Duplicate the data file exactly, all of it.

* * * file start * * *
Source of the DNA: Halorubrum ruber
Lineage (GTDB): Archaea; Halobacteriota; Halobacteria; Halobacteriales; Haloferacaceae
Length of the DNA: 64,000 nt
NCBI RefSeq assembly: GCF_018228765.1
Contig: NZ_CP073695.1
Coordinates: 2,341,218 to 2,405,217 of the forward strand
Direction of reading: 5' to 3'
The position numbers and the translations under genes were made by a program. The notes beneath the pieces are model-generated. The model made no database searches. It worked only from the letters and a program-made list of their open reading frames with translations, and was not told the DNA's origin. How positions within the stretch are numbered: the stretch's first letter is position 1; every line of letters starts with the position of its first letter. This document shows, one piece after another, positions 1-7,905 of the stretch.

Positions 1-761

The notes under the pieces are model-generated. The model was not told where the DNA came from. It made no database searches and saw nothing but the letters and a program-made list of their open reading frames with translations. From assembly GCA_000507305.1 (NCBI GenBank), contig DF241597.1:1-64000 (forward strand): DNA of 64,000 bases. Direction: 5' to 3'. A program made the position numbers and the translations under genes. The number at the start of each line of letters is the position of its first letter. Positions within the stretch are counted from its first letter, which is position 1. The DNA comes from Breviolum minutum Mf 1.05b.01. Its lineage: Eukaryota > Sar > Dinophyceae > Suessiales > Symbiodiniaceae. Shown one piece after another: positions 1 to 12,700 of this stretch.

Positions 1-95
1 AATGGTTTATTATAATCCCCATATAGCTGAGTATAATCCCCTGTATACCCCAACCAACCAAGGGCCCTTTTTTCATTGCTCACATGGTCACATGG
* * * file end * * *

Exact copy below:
Source of the DNA: Halorubrum ruber
Lineage (GTDB): Archaea; Halobacteriota; Halobacteria; Halobacteriales; Haloferacaceae
Length of the DNA: 64,000 nt
NCBI RefSeq assembly: GCF_018228765.1
Contig: NZ_CP073695.1
Coordinates: 2,341,218 to 2,405,217 of the forward strand
Direction of reading: 5' to 3'
The position numbers and the translations under genes were made by a program. The notes beneath the pieces are model-generated. The model made no database searches. It worked only from the letters and a program-made list of their open reading frames with translations, and was not told the DNA's origin. How positions within the stretch are numbered: the stretch's first letter is position 1; every line of letters starts with the position of its first letter. This document shows, one piece after another, positions 1-7,905 of the stretch.

Positions 1-761

The notes under the pieces are model-generated. The model was not told where the DNA came from. It made no database searches and saw nothing but the letters and a program-made list of their open reading frames with translations. From assembly GCA_000507305.1 (NCBI GenBank), contig DF241597.1:1-64000 (forward strand): DNA of 64,000 bases. Direction: 5' to 3'. A program made the position numbers and the translations under genes. The number at the start of each line of letters is the position of its first letter. Positions within the stretch are counted from its first letter, which is position 1. The DNA comes from Breviolum minutum Mf 1.05b.01. Its lineage: Eukaryota > Sar > Dinophyceae > Suessiales > Symbiodiniaceae. Shown one piece after another: positions 1 to 12,700 of this stretch.

Positions 1-95
1 AATGGTTTATTATAATCCCCATATAGCTGAGTATAATCCCCTGTATACCCCAACCAACCAAGGGCCCTTTTTTCATTGCTCACATGGTCACATGG